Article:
Spikins has previously researched the motives of Neanderthal health care. In an attempt to debunk the myth that Neanderthals lacked the compassion of modern Homo sapiens, for instance, she describes one individual found in Shanidar Cave in Iraq who survived for a decade or more despite a withered arm and head injuries that would have probably resulted in sight and hearing loss. His survival would almost certainly have been impossible unless other group members had provided him with food, water, and shelter—a level of altruism not typically associated with the Neanderthal mind, Spikins says. She has now charted many other examples of individuals who could not have lived through their illnesses without the help of others.
Her latest paper builds on this analysis by examining some of the specific medical skills involved in such a level of care. In the vast array of bones that archaeologists have uncovered, the fractures had often healed without significant deformities, suggesting that they had been set with a primitive splint. Many of these wounds, such as the severe head traumas and broken ribs, probably would have resulted in significant blood loss and increased risk of infection, yet the injured individuals survived long enough for the bones to heal, and their remains lack signs of severe infection—which, Spikins says, would be apparent in lumps and bumps on the bone edges.
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All of this suggests that Neanderthals had some means of dressing wounds. Spikins doesn’t know exactly what those methods were, but she points out that bandages can be made from animal parts. Some Inuit groups today, for instance, use lemming skin to dress wounds and boils, since it is said to be particularly good at adhering to human flesh. It’s feasible that Neanderthals would have also come across similar methods to stem the blood flow and to keep the wound (relatively) hygienic, Spikins says.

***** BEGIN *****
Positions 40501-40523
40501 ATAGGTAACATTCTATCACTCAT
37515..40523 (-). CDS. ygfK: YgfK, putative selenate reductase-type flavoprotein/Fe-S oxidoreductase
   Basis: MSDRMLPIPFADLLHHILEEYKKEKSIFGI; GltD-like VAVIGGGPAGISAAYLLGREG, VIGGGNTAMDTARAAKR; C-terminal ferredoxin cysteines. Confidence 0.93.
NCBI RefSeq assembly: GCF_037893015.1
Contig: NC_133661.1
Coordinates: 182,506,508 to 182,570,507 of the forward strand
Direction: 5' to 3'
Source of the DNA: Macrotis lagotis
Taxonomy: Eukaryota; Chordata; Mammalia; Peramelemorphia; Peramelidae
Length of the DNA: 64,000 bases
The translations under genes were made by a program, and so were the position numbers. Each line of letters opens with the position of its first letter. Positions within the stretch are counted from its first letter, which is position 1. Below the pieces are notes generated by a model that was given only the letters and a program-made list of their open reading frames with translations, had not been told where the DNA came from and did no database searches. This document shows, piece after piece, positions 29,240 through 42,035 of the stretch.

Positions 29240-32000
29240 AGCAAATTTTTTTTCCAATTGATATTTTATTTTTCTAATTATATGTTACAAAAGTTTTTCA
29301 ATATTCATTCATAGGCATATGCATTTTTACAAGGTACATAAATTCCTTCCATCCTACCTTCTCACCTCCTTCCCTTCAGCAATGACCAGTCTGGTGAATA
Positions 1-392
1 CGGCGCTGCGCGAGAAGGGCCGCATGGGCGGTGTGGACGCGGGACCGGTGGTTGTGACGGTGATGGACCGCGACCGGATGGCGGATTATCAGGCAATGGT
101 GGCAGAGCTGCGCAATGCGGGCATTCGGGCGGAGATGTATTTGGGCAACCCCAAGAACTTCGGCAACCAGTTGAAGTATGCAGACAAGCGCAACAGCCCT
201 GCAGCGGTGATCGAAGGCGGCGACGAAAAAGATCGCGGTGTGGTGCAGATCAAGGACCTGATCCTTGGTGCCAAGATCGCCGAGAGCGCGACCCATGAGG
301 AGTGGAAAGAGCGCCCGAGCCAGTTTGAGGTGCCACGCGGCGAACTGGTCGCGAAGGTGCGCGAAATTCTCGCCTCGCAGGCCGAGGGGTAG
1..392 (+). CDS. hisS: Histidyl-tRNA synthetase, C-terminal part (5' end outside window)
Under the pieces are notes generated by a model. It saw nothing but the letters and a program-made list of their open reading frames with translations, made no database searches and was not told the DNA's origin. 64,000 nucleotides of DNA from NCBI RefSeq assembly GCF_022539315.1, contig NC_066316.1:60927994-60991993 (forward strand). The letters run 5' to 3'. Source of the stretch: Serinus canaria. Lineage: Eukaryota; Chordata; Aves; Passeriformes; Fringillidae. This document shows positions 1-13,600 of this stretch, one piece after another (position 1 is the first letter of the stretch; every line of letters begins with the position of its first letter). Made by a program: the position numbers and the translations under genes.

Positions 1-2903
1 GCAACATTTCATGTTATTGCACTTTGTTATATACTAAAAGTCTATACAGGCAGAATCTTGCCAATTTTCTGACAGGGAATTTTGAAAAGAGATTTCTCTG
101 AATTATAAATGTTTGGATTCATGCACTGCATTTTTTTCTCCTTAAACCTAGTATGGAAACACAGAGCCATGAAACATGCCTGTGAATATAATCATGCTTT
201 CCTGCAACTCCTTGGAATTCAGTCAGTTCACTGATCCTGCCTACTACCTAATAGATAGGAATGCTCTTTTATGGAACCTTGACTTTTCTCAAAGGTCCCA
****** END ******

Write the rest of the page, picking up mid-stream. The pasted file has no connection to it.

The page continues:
Neanderthals may have even been in command of some natural drugs to speed their recovery. One of the other individuals in the Shanidar Cave was found to be buried with numerous plants that are believed to have medicinal properties, including yarrow, a natural antibacterial and anti-inflammatory agent that appears to accelerate wound healing. As a common folk cure, it is also said to reduce fevers and alleviate the symptoms of viral infections such as influenza, and to reduce flatulence and stomach cramps. Perhaps this was a sign of the health care he had received during his lifetime.
Supporting this hypothesis, Karen Hardy, of the Catalan Institution for Research and Advanced Studies and the Autonomous University of Barcelona, has spent the past six years analyzing the calcified plaque left on Neanderthal teeth, which can carry tiny traces of the foods they ate. In the first of these experiments, Hardy found the chemical signatures of yarrow and chamomile, which is also thought to be an anti-inflammatory agent. Since these plants taste extremely bitter, and have little nutritional value by themselves, she hypothesizes that they were instead used for self-medication.